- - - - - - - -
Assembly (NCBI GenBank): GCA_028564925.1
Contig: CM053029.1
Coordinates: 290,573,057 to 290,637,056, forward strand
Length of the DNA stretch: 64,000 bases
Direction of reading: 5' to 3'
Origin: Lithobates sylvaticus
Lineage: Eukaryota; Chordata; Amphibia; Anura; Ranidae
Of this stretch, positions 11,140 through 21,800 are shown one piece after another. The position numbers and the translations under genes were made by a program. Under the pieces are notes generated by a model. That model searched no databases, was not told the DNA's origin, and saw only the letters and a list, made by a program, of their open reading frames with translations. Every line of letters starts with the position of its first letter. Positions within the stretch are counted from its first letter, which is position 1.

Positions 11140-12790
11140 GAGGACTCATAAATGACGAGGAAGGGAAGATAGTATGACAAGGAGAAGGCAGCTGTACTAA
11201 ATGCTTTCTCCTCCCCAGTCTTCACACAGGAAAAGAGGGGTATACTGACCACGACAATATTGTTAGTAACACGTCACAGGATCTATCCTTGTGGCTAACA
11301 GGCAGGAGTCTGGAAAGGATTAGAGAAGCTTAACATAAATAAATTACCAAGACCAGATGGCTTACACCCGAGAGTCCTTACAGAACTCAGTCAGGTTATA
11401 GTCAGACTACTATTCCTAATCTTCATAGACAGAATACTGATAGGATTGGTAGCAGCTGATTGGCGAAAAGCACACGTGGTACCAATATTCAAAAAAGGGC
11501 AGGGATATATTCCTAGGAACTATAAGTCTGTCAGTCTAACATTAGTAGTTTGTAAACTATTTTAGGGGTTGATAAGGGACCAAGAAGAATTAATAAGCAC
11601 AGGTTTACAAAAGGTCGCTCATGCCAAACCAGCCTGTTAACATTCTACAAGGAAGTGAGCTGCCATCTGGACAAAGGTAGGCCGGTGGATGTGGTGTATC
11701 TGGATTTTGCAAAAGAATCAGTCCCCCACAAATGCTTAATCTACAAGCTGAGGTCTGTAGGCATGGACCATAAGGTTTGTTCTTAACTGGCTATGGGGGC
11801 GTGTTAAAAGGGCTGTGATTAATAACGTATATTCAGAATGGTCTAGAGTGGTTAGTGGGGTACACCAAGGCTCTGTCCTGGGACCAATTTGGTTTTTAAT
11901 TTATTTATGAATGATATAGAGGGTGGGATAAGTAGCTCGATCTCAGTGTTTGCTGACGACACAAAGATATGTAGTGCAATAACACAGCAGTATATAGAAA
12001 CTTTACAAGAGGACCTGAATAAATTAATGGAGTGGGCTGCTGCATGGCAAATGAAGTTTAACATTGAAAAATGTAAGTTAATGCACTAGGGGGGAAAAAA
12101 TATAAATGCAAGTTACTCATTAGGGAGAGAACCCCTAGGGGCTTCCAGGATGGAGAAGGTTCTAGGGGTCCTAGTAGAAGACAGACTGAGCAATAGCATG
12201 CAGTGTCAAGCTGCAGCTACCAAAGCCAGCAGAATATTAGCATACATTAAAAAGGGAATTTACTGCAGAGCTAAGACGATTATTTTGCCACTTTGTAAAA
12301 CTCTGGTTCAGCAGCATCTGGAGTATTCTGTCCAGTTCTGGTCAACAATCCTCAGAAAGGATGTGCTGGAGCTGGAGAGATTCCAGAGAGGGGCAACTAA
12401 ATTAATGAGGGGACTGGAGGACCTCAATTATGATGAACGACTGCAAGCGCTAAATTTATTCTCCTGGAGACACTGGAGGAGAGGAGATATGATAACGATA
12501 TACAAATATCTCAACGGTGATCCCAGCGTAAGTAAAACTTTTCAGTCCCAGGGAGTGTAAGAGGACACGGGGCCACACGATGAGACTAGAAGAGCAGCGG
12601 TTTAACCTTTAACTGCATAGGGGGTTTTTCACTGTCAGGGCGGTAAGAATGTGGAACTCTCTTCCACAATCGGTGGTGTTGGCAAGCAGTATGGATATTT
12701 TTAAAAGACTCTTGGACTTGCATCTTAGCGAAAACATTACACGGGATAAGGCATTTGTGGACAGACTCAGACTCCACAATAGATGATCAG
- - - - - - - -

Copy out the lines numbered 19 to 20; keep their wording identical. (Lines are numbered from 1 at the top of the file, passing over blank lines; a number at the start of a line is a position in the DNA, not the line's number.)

12001 CTTTACAAGAGGACCTGAATAAATTAATGGAGTGGGCTGCTGCATGGCAAATGAAGTTTAACATTGAAAAATGTAAGTTAATGCACTAGGGGGGAAAAAA
12101 TATAAATGCAAGTTACTCATTAGGGAGAGAACCCCTAGGGGCTTCCAGGATGGAGAAGGTTCTAGGGGTCCTAGTAGAAGACAGACTGAGCAATAGCATG